They may even develop a tendency towards self-blaming, which may develop further dependancy on the abuser. This isolation from family and friends can be used by the perpetrator as a tool to make the victim think that nobody loves them and that they are unworthy. The truth is that the perpetrator often creates this isolation to make the victim dependant on them — in these cases the victim should initiate contact with family and friends in order to reopen their social circle again. Therapists and counsellors can help with this process. 

5. Reporting

When someone needs to report a case of domestic violence, it is best to report to the closest police station. The person reporting should preserve any evidence in the best way they can, and in case of physical injury, one should seek the assistance of a doctor either in the form of a personal GP or at the local polyclinic. Always ask for a medical report to take to the police when filing a report. When reporting a case, one should also make sure to get the receipt of the report from the police in order to have a reference to it. 

In the words of Victim Support Malta, “domestic violence is an ex-officio offence, which means that it must be investigated even in the absence of the consent of the injured party. If the injured party, in this case the partner who is experiencing abuse, does not wish to comply with the investigation, there are other sources which the police can investigate.” 

Sometimes people refrain from reporting domestic violence because they do not want the people around them to know about it. Other times, cultural background comes into play as people worry about gossip or their family being portrayed in a negative light.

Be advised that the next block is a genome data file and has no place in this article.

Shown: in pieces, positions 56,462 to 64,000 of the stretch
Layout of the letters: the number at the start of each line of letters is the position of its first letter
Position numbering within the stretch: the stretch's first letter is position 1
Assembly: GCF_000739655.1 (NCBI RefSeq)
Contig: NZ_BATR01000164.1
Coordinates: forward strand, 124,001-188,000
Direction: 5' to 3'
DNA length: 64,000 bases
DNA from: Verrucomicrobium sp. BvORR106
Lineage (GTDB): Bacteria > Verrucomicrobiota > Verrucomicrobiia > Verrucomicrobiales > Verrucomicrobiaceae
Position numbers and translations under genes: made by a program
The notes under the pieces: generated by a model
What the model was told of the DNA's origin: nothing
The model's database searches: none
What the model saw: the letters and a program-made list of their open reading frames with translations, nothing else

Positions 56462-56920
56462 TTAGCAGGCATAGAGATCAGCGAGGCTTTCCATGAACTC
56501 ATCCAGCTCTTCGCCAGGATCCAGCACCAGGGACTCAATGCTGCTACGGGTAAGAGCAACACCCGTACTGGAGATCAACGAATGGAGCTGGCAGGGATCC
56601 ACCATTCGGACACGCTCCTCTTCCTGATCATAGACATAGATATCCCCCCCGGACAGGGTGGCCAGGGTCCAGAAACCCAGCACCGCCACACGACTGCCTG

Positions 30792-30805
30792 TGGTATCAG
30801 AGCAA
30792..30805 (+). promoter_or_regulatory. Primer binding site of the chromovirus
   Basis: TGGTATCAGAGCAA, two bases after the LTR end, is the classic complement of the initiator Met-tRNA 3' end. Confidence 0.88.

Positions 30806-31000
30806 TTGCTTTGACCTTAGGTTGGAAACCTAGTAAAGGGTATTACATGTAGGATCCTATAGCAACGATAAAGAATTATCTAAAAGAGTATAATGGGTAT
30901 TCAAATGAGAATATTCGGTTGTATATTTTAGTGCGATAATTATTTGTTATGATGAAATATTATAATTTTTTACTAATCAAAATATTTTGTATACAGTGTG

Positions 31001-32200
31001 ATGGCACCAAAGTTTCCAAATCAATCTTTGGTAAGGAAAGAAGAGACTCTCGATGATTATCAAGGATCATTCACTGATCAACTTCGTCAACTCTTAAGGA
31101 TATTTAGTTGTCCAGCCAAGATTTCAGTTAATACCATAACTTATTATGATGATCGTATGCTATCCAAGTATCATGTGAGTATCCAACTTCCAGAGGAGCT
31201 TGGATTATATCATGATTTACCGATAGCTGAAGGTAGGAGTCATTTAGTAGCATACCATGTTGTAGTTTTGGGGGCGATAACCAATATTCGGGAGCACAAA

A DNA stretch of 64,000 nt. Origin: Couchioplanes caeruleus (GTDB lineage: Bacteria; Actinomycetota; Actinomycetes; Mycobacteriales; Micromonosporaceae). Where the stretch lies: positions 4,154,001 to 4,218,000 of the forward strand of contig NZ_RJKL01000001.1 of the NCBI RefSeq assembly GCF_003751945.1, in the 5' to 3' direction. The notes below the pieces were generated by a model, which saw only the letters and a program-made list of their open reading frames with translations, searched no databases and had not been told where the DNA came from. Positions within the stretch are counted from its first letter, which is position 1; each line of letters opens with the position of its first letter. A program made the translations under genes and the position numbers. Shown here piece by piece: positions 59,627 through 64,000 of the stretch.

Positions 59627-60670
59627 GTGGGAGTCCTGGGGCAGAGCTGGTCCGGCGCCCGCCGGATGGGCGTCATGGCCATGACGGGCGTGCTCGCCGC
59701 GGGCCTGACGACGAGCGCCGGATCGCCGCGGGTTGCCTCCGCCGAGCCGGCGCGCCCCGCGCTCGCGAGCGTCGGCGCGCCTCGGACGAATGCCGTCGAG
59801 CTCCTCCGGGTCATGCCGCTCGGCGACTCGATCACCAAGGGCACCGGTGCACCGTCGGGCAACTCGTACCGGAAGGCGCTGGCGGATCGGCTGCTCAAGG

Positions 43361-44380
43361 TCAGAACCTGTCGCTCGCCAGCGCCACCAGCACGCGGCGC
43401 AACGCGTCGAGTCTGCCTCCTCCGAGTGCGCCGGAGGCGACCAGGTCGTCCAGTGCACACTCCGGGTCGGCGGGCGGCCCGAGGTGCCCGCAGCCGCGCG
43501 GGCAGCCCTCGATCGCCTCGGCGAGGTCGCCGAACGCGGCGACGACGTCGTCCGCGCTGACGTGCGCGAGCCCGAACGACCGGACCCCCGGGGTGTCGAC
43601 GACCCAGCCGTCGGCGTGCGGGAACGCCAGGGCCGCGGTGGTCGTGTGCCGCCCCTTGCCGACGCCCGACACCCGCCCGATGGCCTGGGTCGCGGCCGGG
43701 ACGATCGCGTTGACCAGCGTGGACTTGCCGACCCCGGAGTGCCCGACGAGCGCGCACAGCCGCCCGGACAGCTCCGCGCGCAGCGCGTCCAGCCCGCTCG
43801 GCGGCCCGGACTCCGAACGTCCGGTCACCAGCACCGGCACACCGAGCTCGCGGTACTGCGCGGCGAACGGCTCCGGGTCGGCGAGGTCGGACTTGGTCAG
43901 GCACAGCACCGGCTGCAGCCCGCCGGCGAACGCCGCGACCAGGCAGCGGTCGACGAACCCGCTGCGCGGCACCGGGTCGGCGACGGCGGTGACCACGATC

Domestic violence is underreported due to its cycle where the victim experiences periods of tension, periods of violence and reconciliation periods where the perpetrator often promises not to engage in such behaviour anymore. This period of calmness is generally short lived and the abuse starts again.

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6. Offering Support

When asked what is the best way to offer support to loved ones dealing with domestic abuse, Victim Support Malta told us that one should provide the person with empathy rather than sympathy. “Do not blame the victim for what they are experiencing," Krista told Lovin Malta. "Rather, try to listen with all of your awareness to what is being said, do not listen with the intent of replying.” Sometimes, refrain from asking questions if they are purely out of curiosity — talking about such experiences can be very traumatic and the first response a victim gets will often determine whether or not they choose to seek help. 

Keep yourself informed about any available services like the ones mentioned above in order to provide information and support them he best way you can when they seek help. You can do this by being present when they make their first appointment or even just follow up with them to see if they’re alright. If the victim decides not to report the crime or seek help, do not hold it against them. Instead, try to understand and motivate them to try another time.  

Victim Support Malta also offers help to victims of sexual assault, theft, harassment and discrimination. You can contact them on 21 228 333 or [email protected]

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READ NEXT: 4 Extremely Worrying Statistics About Domestic Violence In Malta

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Written By

Chiara Micallef